I posted yesterday about a young woman I interviewed several months ago who recently passed away. I asked her if she could say one thing to people, what would it be, and she said: "Take every day that comes, and don't take any day for granted."
I was thinking today about how easy it can become to take what we have for granted. What reminded me today is my pride. I'm taking a course on headline writing for work, and I've been quite insecure as the majority of others in the course are seasoned journalists, and I know little about journalism. Today in our class, however, a number of people chose some of my headlines as their favorites. This made me feel very good. Which isn't bad. But then my good feelings moved to prideful and smug feelings. "Hee, hee, look at me! I can write good headlines!"
But pride is quite a shallow pool. Diving into self-satisfaction, you hit your head on the bottom pretty soon. You can only get so much pleasure out of it.
That's one reason why I love this verse so much: "For we are God’s handiwork, created in Christ Jesus to do good works, which God prepared in advance for us to do." (Ephesians 2:10)
This is the alternative to self-focused pride (which is ultimately ugly and unsatisfying): The knowledge that we were created in the particular way we were - as handiwork - for the specific purpose of doing good for others. Now that is a pool that you can dive deep into. How wonderful is it that the particular talent or skill or temperament that God gave you isn't a coincidence? You were created for a specific purpose - a good one! Not to be self-interested or self-serving but to use your gifts and talents for others.
And this takes me back to taking things for granted. It can become easy for me to slip into taking my job for granted. But I get to write for a living! How cool is that? I also get to write about things that genuinely contribute to helping others.
This is perhaps one of the biggest lessons I've learned as an adult: That God did create us the way we are in order to use us to bless others. I did not take this as a given, growing up. Being the girl that sat moonily in her bedroom writing poetry, I assumed that like all artistes I was made this way to suffer. Starving artist and all. Not that I ever intended to starve (I like food too much), but I assumed that I would never be able to use my skills for anything practical. I assumed, as some twisted ascetic, that God created me how I was to suffer in order to become a better person.
I started out of college with my fancy literary degree working reception in a doctor's office. Oh, how I loathed that job! Screaming babies and mean mommies and germs, oh my! After this, I moved on to data entry. Which was actually really fun. I could listen to books on tape all day while I entered map information into a database. Later, I moved on to "routing" which meant drawing oil and gas pipeline routes into a mapping program using a lot of math. Actually pretty interesting. But not exactly suited to my particular skill set.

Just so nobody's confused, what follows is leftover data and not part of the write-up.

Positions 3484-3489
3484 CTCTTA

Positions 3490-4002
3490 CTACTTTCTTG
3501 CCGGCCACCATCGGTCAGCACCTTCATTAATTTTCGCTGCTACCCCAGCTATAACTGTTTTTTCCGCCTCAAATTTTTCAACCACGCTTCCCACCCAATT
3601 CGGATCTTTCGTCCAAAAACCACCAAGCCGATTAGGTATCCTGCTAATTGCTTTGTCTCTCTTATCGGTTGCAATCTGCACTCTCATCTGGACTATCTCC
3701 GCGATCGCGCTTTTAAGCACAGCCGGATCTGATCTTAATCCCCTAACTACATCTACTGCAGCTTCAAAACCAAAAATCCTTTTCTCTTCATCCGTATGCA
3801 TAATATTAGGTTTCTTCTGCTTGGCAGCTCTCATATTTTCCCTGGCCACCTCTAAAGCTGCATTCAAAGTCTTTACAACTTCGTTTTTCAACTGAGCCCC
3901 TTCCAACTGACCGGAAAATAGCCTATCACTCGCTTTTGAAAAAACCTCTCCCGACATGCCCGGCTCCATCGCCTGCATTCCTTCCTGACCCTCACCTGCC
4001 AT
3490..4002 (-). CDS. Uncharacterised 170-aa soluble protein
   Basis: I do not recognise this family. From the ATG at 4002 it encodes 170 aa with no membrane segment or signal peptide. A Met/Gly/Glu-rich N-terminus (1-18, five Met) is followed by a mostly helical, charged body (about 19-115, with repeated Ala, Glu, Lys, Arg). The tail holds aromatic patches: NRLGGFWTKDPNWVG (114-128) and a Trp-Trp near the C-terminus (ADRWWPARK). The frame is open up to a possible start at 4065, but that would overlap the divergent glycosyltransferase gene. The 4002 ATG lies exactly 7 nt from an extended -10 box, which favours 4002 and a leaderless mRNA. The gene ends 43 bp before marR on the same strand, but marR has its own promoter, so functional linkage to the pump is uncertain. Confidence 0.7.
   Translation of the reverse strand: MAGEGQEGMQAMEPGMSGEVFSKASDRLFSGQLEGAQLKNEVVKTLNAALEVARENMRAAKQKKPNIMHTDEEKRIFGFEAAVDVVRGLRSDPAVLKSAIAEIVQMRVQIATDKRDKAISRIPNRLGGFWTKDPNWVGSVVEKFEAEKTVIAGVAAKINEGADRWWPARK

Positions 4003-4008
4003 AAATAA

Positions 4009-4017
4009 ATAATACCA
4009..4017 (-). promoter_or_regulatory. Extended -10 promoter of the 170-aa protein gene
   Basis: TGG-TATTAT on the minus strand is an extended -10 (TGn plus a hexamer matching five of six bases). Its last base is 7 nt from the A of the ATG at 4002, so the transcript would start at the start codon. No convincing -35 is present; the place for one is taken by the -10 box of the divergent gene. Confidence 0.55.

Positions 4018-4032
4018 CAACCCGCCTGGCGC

I always wanted to be a writer or editor, but to me those seemed like far-off dreams for people who were in movies like 13 Going on 30. Real people didn't have those jobs. Especially not in northern Colorado. But then I got my break into copy editing, which led to editing, which led to writing. I've been so very, very blessed on my career path. Not everyone would call the title "copywriter" blessed, but for me, it's just so wonderful.
And what I've learned since I broke into the biz was that God didn't create me as I am simply to frustrate me. He also didn't create me the way I am so that I can glory in my own cleverness...even if I can write a darn clever headline. He created me the way I am to help other people and ultimately bring glory to him.
This isn't necessarily the lesson God teaches everyone. While I've been experiencing this season of blessing, my husband was going through quite the opposite - a season of learning that God is good even when our circumstances are not. And perhaps I will be entering a phase in which my time is used primarily vacuuming (certainly not a skill of mine) . But even when our vocation or daily activities aren't using what we consider our skills, I believe there are tokens here and there scattered throughout our day in which how and who we are are perfectly suited to help others and bring glory to God.
Don't take any day for granted. Don't take your skills and gifts for granted. Embrace every day as a chance to embrace the handiwork God created you to be to do good to others.